SQL dba vs SQL Developer: Wha tis the 'intersect'?

Can a competant/seasoned developer, generally, be able to cope with the Admin duties of a DBA, on a small curve?

What about a knowledeable DBA who may try to cope up as developer? How realistic is it?

Any experiences? Thanks


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anushahannaAsked:
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Raja Jegan RSQL Server DBA & Architect, EE Solution GuideCommented:
Ok.. To clarify your basic doubt, DBA is required to know the following things:

1. Installing and Upgrading an SQL Server
2. Monitoring the Database Server's Health and Tuning Accordingly
3. Planning for Proper Storage
4. Performing Backup and Recovery Duties & Maintenance Tasks
5. Managing Database Users and Security
6. Working with Developers / Programming
7. Transferring Data / Migration
8. Replicating Data / High Availability
9. Data Warehousing
10. Database Documentation & Coding Standards Design.

As you see the list of tasks above, A DBA is expected to be strong in everything except in Step 6 ie., Programming. If DBA is strong in Programming knowledge its preferable as it would help in better coding Practices being followed across.

A Developer can learn all the things other than step 6 for his day to day activities which can help a little bit too.

Hope this helps
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Aneesh RetnakaranDatabase AdministratorCommented:
>Can a competant/seasoned developer, generally, be able to cope with the Admin duties of a DBA, on a small curve?

Depends on your skills and adptability

>What about a knowledeable DBA who may try to cope up as developer? How realistic is it?
I know lots of DBAs who hate programming
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Raja Jegan RSQL Server DBA & Architect, EE Solution GuideCommented:
One more reference wrt DBA Roles:

http://sql-server-performance.com/Community/forums/p/21365/122039.aspx

And a Developer can also be expected in some cases to be aware of all these aspects which would help them code better.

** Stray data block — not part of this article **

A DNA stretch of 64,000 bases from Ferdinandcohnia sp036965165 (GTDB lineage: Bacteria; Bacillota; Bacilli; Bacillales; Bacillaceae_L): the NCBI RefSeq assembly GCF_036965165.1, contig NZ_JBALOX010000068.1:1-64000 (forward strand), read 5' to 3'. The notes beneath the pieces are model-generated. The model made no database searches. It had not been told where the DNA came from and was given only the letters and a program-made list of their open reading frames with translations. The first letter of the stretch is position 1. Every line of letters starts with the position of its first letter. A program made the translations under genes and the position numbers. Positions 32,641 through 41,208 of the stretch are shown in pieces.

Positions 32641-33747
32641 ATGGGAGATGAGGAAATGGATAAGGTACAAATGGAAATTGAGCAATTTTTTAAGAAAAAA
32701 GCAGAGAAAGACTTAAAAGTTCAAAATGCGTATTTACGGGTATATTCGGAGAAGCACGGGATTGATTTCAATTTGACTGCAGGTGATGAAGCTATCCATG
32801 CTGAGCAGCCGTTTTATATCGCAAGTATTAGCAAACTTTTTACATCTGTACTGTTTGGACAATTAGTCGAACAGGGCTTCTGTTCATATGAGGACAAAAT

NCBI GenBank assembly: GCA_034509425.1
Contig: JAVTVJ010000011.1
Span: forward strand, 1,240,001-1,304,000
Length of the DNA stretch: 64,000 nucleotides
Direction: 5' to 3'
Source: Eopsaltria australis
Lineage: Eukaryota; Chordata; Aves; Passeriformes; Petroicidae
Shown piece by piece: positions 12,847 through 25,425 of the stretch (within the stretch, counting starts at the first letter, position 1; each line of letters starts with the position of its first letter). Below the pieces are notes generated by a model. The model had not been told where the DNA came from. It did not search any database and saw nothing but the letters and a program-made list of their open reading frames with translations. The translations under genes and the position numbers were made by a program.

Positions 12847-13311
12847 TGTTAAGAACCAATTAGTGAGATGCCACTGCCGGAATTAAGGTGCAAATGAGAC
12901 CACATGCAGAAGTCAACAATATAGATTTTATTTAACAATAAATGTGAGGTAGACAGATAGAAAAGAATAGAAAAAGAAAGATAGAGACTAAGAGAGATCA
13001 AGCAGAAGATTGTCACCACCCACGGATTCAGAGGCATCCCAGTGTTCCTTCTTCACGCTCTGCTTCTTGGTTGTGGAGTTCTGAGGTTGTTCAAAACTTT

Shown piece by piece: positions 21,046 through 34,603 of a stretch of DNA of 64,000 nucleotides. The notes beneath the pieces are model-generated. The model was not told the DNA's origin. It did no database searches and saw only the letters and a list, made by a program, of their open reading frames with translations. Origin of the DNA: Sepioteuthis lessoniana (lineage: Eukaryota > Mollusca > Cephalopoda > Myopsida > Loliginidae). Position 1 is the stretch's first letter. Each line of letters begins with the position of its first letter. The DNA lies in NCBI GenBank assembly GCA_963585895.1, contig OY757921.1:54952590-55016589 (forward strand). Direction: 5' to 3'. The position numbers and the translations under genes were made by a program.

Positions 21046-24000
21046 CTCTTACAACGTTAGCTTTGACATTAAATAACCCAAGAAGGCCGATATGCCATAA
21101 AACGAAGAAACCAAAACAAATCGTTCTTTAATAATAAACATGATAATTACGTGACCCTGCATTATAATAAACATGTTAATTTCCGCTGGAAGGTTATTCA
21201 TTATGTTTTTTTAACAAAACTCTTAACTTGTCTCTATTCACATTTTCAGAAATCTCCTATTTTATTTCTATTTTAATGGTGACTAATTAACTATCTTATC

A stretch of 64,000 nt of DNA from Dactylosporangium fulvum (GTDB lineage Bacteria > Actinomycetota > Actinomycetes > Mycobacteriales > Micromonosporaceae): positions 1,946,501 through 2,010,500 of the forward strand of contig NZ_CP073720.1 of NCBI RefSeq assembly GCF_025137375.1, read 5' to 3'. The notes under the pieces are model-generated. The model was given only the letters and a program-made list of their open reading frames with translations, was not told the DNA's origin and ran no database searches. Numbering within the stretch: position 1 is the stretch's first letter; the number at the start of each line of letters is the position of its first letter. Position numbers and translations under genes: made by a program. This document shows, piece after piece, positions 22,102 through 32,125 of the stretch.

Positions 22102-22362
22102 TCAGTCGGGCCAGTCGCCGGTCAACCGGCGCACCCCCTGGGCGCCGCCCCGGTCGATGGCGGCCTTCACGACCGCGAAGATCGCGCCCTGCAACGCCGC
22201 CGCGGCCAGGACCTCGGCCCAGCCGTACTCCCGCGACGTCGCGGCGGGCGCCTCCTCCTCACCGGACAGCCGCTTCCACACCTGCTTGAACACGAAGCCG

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RiteshShahCommented:
well DBA and Developer both are challenging and important duty. As long as my view is concern, both should have their own task only. how do you expect that DBA will be free from his routine task and will work as developer? If DBA is really working properly than he has to do lots of thing as I don't think so he can spare that MUCH TIME which he can spend in development and same with developer.
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Eugene ZCommented:
you'd like to be DBA-  no problems

just be ready to be 24x7x365 on call duties,
for a lot of stress = much-much more then developer

so if you mentally and physically  ready - you on your way to be  dba

now - you need to know everything what developer knows, and much more: people call  it database administration (see posts above): sql server, Windows, networking, etc...
---
it is not easy job and not for everyone ...
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Racim BOUDJAKDJIDatabase Architect - Dba - Data ScientistCommented:
<<Can a competant/seasoned developer, generally, be able to cope with the Admin duties of a DBA, on a small curve?>>
Interesting question.
The gap between the skillset for being considered a decent DBA and a decent Database Developper has been widenning *only* the last decade.